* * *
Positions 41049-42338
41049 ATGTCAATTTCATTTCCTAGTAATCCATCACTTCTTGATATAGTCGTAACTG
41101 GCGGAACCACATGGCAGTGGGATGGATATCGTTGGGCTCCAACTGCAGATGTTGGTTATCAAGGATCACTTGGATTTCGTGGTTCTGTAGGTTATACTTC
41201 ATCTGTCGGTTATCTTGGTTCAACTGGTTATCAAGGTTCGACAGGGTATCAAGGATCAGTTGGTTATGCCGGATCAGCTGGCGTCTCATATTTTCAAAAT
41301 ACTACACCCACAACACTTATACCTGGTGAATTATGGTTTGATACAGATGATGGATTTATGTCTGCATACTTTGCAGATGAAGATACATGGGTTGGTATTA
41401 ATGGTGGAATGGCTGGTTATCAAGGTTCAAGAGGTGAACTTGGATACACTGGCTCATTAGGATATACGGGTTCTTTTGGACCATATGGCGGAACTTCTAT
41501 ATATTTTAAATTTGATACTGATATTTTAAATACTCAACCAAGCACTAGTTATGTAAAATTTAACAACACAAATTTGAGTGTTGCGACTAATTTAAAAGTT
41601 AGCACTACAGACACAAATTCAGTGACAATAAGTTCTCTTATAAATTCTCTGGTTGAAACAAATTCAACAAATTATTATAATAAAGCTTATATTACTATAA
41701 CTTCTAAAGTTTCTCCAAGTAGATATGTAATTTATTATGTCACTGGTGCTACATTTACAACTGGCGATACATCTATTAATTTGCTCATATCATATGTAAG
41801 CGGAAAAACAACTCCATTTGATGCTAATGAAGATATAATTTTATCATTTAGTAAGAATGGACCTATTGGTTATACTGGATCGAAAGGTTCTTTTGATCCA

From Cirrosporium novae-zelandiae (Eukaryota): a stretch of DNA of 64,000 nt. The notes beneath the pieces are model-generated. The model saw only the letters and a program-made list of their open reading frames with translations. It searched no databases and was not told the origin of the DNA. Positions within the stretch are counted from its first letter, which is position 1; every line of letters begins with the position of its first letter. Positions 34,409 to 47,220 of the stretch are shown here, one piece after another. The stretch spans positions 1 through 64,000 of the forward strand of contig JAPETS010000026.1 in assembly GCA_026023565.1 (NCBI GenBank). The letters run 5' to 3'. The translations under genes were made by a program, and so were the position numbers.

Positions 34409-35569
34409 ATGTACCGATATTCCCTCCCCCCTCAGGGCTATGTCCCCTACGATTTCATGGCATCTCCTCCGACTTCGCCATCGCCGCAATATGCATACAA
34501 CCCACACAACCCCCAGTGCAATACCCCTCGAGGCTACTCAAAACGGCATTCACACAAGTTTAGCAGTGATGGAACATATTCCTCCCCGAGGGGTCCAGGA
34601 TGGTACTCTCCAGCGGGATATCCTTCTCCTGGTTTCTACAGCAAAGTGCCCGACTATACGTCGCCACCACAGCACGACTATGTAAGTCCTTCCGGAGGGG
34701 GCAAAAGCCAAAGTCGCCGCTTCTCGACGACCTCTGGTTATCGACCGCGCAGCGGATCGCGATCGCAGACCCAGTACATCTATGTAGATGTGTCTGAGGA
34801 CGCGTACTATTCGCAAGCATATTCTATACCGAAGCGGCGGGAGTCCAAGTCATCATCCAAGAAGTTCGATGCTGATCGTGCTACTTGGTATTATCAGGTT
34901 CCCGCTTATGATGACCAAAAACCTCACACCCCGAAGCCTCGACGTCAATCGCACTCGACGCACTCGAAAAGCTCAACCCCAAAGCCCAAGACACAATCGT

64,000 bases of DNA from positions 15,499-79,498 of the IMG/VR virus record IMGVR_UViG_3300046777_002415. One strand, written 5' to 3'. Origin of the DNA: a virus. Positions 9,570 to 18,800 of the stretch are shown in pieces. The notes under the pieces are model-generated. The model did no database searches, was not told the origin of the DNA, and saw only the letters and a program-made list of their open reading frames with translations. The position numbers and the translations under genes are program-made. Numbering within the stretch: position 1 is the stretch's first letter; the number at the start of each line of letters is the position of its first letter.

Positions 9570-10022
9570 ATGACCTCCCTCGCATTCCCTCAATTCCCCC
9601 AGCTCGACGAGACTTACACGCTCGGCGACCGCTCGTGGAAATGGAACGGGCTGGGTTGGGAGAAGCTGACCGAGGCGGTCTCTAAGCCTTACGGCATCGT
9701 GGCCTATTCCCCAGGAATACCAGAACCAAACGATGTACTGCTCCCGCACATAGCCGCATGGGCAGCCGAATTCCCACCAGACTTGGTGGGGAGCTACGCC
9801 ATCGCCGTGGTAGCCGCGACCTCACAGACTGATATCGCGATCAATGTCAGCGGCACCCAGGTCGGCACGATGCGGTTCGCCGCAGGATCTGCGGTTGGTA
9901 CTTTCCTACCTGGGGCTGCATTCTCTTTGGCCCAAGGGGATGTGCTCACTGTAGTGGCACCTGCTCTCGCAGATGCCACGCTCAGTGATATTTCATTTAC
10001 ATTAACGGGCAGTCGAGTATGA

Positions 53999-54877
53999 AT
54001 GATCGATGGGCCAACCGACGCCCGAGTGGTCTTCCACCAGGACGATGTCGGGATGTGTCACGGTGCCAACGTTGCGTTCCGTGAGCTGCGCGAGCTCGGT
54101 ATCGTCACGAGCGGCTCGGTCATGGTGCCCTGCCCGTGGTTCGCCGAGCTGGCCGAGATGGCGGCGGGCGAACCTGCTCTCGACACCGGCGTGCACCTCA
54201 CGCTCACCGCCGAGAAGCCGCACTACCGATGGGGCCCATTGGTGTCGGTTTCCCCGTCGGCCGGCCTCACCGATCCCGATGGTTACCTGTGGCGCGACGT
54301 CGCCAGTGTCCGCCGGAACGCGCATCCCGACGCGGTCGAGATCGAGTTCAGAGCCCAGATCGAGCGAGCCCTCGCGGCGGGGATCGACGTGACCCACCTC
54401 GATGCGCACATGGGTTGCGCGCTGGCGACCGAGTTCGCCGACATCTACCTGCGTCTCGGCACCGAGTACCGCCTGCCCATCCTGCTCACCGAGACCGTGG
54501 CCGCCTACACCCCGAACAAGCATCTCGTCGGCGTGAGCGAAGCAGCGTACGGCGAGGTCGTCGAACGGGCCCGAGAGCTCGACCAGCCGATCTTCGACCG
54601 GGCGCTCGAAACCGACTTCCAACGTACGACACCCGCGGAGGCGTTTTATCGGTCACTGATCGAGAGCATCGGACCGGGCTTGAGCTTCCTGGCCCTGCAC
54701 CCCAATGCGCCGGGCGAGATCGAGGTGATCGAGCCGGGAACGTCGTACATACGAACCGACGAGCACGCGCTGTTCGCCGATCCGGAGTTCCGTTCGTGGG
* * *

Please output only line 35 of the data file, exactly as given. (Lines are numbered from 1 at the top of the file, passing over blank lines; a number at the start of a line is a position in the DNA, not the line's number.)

54601 GGCGCTCGAAACCGACTTCCAACGTACGACACCCGCGGAGGCGTTTTATCGGTCACTGATCGAGAGCATCGGACCGGGCTTGAGCTTCCTGGCCCTGCAC